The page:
[OctaNe] Almost there?

Started by gsoylent, September 17, 2008, 05:32:52 PM

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I've stripped as much of the background detail as possible from this Actual Play. This might make It might make the reading a little dry and not very OctaNe-like, but at least it will keep it short. The issue I had with the game, which I hope this account will illustrate, is a certain difficulty in breaking down the flow of the game into neat, discreet scenes and discreet conflicts resulting in a game that for large section just felt like free-forming.

In the opening sequence, the party are sneaking up on a guy who they noticed has been spying on their settlement for the past few days. After an initial moment of tension, party and spy settle down into a productive exchange of information. The party learn from the "spy" that there is a dangerous imposter within their community who has killed before and is likely to do so again. He is there to try and identify which member of the community is the impostor and take him back.

The scene ended with the players deciding to take it upon themselves to unmask the impostor. The scene worked well enough I guess, but as it never really lead up to any conflict there were no dice rolls, which means no narration rights for grabs or plot points earned.

The players then shift into ooc planning mode. I let this run for a while until I notice that, despite having already come up with half a dozen "viable" (by OctaNe standards) plans to unmask the impostor, they seem unable to commit to any one. That kind of worried me.

I interrupt the planning session with an explosion. I describe the loud boom and column of smoke coming from the settlement far below and then, with their assent, cut to them helping put out the fire. So there is a little bit of action, a little bit of talking to the NPCs from which the party get idea who the impostor might be (I had no idea myself who the impostors was at this stage either), but here is the thing, we along were just talking, describing stuff and generally going with the flow. Mentally I looking for ways to structure the scene more formally and bring conflicts to the fore, but it's just not happening.

Things get a bit better after that. The player finally commit rate hr cute plan to get the impostor to give himself up. We set up the scene  and then the player makes his stunt roll which succeeds and I can tell the player is quite pleased not just that his planned worked but that he got a say on how all the nuances of the plan worked. Following that the players decided to interrogate the impostor to find out if the guy he replaced is still alive and if so where to find him. Due to the hazard rating, the best party could get was partial narration rights, which resulted in a rather satisfactory final sequence for all.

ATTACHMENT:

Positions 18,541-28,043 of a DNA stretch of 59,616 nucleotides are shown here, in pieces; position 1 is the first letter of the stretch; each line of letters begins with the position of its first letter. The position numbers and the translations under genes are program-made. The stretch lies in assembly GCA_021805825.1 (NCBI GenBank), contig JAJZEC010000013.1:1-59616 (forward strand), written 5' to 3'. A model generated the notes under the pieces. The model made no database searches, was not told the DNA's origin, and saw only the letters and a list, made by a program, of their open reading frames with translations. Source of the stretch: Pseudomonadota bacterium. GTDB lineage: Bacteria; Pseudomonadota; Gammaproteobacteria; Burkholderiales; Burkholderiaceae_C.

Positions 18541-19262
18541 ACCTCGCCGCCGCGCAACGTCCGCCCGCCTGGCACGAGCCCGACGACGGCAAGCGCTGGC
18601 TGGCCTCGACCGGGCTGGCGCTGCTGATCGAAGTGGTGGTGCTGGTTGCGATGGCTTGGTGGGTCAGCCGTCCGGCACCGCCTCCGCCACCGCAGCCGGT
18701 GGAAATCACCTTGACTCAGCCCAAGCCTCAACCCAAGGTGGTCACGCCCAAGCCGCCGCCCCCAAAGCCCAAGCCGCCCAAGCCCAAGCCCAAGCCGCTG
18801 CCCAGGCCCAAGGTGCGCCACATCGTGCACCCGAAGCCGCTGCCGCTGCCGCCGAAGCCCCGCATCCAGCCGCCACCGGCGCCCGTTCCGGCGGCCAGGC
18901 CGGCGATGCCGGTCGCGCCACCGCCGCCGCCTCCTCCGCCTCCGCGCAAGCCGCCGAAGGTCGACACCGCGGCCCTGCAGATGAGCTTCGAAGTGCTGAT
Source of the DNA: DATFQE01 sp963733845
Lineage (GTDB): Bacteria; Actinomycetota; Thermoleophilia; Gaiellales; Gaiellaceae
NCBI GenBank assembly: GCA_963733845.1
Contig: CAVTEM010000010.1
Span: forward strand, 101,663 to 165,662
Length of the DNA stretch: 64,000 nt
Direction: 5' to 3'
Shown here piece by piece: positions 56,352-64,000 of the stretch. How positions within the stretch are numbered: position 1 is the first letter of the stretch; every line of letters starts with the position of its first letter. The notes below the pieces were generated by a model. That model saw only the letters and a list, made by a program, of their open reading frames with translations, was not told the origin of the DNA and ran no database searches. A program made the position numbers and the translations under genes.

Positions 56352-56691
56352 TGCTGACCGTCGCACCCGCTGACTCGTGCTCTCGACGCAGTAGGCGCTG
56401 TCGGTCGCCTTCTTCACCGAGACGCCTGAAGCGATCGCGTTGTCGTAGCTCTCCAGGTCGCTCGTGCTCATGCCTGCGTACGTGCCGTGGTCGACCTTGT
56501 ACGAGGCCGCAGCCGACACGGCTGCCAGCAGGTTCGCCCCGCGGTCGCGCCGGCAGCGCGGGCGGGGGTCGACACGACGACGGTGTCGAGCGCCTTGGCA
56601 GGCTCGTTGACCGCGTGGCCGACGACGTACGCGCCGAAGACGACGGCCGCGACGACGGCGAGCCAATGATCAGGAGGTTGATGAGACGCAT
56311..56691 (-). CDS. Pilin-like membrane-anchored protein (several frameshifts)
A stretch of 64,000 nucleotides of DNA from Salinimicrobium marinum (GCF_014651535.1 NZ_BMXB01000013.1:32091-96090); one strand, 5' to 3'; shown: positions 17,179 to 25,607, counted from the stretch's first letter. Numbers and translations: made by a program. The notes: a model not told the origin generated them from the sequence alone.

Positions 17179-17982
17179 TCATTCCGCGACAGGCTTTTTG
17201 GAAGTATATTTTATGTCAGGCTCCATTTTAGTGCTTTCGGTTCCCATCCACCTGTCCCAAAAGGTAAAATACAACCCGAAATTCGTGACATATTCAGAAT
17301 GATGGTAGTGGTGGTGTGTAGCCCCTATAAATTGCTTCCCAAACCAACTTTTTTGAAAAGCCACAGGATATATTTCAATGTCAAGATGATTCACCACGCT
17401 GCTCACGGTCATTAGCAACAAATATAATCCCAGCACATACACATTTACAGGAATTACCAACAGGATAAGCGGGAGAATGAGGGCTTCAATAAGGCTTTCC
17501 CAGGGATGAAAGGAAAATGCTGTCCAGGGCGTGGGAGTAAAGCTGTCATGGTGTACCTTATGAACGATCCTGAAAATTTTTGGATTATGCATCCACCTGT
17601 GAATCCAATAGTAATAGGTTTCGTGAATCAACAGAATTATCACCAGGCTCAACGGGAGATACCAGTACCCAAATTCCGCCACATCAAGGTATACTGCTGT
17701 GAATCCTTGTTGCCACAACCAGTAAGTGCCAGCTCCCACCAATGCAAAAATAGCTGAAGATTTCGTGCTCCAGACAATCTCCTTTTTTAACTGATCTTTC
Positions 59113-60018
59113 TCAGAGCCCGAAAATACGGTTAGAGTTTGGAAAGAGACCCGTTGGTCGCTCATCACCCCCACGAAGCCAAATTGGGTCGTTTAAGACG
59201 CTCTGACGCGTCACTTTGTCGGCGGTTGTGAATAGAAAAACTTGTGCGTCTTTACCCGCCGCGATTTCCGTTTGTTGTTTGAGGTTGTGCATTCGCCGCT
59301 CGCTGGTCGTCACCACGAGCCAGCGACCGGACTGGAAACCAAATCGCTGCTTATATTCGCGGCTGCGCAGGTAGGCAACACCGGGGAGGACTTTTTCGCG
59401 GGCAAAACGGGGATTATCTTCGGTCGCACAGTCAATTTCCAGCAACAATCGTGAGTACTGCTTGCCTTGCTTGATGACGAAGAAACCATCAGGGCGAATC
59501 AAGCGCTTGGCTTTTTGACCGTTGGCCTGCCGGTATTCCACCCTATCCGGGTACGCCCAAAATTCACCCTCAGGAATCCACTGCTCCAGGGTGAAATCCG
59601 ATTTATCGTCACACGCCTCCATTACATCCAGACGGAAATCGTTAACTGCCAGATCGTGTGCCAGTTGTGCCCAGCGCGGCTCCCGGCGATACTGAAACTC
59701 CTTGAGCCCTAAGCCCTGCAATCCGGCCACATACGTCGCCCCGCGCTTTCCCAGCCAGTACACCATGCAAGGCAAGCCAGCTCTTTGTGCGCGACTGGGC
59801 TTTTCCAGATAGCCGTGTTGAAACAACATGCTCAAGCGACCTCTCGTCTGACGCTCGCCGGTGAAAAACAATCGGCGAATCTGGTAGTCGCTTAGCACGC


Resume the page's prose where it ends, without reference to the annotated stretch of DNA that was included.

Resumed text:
All in all it wasn't a bad game, however I get the feeling I wasn't really playing OctaNe as intended.

Ron Edwards

I'll tell ya - I don't really enjoy playing octaNe. I think the text is a fabulous celebration of the source material. I'm not sure the game really flies, or perhaps, the way it flies isn't a way that I'm interested in.

Effectively, it's about who gets to say what happens. That ultimately doesn't interest me as a primary mechanic; it interests me as an integrated mechanic with things like the size of dice pools or the trade-off with another tactic.

So I'm either missing something, or the game isn't for me in a way that your experience seems not quite to have been for you.

Best, Ron

Ron Edwards

Ah! I knew there were some relevant resources from back in the day:
octaNe review
Forge review of octaNe (a discussion thread that followed the review)

Best, Ron


Point taken, I had read your review. I would say, as you mention, we've "drifted" into GM control = failure territory, which in many instance translates into Hazard rating getting upgraded. To be honest I think that is what the rulebook recommends doing, although, for such a small book, it's can be surprisingly contradictory and confusing.

We came to octaNe looking for a game flowed well and significantly empowered the players. Of late we've kind if been stuck in a rut between games in which the  GM carefully preps the adventure (as if anyone really had time do to that) and in which the party can't move on to the next chunk of the story until they guess what is on the GM's notes, and  games in which the GM mostly wings it, and in which the party can't move on to the next chunk of the story until the GM deems it dramatically appropriate. We muddle through and it's not a bad way of passing an evening among friends, but just feels as something is missing.

So we've been looking for another way to determine "when the party can move on to the next section of story" possibly giving the players a lot more say in what this next chunk actually consists of.

We tried a game called "Token Effort" by Greg Stolze with mixed results - the players were not to comfortable with the resource management aspect of the game. We had a lot of fun with a game system called Mythic but overall it was felt a little inelegant.

Overall we enjoyed octaNe, but the things that did worry me is how easily it slipped into free-form roleplaying which is a bit self-defeating as results in players not winning narration rights and not earning plot points.

So if anyone here has experience on how to bring octaNe scenes to some sort of decision points I'd be interested to hear from them.



Or to put my question in otehr terms, even if the game is mostly about passing the conch, you still need to get to a decision point, force a dice roll to pass the conch. And in the specifc game, that just did nto seems to happen very often. When it did it was good fun, but for the most part it was sort of like those games in which afterwads you boasted "And we did not touch the dice all night!"